A central plank in the Unbounded Church concept is the need for change in the way we do church in order to increase our missional effectiveness. A major factor that is making such change difficult to achieve is that centuries of our current model have left most church members with frozen imaginations in regard to how we ‘do church’. There will often be an assumption that how church has been done in their lifetime (Sunday-centric) is how it must continue to be done. Further the objection of many to the idea of alternative forms of church will be that these just aren’t ‘proper Church’; meaning not the Traditional/Christendom form of church that they are used to and are comfortable with.

There is however no Biblical reason that a non-Sunday-Centric, In-Drag, Christendom-Form church cannot be created as a network of new ‘Kaleidoscope village-penetrating’ Missional Communities (MCs). These will be ones that are still shaped by the New Testament spiritual DNA for Christian community, but that are spread largely away from Sunday and ‘Sprinkled’ throughout the week. It is important to remember the “Divine Freedom” given by the New Testament to do things differently. (See the Divine Freedom blog article on this site).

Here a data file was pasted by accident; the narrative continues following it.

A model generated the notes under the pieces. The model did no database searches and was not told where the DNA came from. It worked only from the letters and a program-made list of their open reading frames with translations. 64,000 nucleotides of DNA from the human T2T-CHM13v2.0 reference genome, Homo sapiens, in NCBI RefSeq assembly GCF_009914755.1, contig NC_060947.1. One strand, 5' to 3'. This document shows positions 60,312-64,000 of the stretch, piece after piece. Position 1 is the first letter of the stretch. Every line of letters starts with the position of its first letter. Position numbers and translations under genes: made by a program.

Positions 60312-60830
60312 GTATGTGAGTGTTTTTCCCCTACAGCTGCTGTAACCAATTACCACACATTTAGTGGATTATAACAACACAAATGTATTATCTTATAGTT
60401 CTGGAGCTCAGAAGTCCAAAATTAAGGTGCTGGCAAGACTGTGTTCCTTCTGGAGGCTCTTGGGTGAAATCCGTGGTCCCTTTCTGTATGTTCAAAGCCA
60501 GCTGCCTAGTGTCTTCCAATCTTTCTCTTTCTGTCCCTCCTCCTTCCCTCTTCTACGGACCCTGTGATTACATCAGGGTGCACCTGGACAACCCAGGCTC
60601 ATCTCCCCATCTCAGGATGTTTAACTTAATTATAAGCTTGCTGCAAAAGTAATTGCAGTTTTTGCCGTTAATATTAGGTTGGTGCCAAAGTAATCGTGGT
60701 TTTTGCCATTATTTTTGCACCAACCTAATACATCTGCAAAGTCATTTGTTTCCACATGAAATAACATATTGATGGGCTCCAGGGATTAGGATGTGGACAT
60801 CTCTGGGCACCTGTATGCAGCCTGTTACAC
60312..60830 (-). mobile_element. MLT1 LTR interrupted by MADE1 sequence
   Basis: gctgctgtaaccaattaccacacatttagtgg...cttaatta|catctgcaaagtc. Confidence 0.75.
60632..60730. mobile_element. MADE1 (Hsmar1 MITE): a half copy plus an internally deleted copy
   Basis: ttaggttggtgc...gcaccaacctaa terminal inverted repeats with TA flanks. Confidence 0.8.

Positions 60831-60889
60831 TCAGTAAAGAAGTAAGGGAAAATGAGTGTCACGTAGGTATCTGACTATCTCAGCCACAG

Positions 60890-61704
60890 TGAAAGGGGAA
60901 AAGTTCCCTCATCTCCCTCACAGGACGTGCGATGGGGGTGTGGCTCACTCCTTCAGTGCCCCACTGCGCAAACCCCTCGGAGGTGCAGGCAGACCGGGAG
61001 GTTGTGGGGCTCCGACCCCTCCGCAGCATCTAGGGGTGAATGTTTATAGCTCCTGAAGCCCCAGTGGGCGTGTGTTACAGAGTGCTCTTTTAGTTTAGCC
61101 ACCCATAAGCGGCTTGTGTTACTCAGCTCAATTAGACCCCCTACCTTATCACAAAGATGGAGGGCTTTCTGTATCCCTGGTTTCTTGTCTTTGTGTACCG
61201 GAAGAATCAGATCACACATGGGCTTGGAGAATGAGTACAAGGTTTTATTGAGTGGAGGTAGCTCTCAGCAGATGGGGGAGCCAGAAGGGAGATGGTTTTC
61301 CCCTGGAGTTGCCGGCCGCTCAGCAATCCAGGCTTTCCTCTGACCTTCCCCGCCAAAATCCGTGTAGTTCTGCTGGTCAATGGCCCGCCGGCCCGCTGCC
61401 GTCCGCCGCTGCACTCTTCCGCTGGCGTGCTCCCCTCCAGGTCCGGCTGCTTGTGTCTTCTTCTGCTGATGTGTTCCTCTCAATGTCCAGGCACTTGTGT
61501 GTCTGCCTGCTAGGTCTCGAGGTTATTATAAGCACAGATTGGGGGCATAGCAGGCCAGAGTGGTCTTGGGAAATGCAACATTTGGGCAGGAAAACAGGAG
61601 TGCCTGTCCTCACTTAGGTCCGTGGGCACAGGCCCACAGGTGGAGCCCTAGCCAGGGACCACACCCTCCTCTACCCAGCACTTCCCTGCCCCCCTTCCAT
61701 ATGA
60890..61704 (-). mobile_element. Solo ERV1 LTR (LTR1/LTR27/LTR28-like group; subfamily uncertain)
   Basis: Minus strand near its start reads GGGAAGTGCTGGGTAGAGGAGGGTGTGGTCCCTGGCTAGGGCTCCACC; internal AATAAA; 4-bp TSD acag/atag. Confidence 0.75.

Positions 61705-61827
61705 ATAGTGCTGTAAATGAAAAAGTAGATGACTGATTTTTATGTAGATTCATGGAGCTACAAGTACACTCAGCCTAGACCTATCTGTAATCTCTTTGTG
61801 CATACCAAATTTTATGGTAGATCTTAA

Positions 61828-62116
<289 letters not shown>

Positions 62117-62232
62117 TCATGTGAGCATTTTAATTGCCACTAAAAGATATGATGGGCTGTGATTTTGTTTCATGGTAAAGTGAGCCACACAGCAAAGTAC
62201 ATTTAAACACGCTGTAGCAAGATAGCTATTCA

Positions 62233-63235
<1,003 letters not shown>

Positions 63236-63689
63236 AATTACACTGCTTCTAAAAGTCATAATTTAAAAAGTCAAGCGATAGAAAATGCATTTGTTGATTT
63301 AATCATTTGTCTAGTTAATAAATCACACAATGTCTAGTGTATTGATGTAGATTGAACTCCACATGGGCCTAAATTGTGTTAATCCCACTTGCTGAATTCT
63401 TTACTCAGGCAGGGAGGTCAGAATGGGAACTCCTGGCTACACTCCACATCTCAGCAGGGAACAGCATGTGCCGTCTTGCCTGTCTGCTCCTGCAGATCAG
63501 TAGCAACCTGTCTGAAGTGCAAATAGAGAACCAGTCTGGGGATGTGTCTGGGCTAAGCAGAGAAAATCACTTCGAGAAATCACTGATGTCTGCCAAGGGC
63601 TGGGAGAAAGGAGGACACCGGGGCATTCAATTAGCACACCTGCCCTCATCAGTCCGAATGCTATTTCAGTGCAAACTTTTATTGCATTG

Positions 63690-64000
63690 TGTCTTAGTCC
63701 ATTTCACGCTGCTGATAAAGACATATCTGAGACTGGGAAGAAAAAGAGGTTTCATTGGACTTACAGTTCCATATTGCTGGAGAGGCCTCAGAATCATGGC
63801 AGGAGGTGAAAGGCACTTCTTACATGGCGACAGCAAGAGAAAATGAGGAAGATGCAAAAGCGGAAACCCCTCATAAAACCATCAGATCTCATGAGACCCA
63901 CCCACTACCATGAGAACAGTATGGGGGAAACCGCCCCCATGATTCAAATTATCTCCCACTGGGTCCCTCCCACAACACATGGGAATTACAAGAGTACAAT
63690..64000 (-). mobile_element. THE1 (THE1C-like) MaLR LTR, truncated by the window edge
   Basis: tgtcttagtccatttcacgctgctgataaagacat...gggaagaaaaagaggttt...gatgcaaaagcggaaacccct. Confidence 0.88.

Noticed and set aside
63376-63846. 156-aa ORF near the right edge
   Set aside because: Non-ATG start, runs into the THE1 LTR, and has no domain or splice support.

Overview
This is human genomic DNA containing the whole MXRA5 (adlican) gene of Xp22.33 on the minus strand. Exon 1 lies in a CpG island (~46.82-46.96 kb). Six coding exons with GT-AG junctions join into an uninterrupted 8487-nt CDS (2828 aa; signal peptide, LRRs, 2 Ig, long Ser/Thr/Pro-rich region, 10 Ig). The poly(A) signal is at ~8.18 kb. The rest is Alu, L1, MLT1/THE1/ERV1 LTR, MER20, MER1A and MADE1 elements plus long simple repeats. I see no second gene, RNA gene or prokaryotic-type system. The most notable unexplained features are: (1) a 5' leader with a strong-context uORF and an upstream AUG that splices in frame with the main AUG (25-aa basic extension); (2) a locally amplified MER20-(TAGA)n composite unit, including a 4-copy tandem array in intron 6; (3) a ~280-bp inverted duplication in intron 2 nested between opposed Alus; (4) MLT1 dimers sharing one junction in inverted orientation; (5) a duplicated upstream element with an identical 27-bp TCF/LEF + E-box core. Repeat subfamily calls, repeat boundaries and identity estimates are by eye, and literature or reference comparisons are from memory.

There are now many examples around the world where the exercise of this divine freedom is being put into practice with far higher levels of missional fruit than is normally the case with traditional churches. Some of these are-

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Pub Kingdom – Thirroul, New South Wales

‘Pub Kingdom’ is an ‘Unbounded Church’ Missional Community formed in July 2019, which was seeded by three Christians and another man who was converted through Coffee with Spirit . It meets on Wednesday evenings in a pub in Thirroul, 80kms south of Sydney.

A ‘strategic’ aspect is that it meets on the same night as a meat raffle is being held which means that there are a lot of people present, a large proportion of whom are regular.

Comments

  • Almost zero cost.
  • Some ‘Core’ members have dinner there.
  • It has developed relationships with and ‘Connected’ with staff and customers and weekly has conversations about spiritual matters.
  • Also some of the ‘Contacts’ have shared their personal difficulties and in one case asked for prayer.
  • There is growth. Two of the ‘Connections’ have started to stay and ask questions about the Bible passage being discussed. Another has also been taking home the A5 simple study sheet with text and questions which the group uses.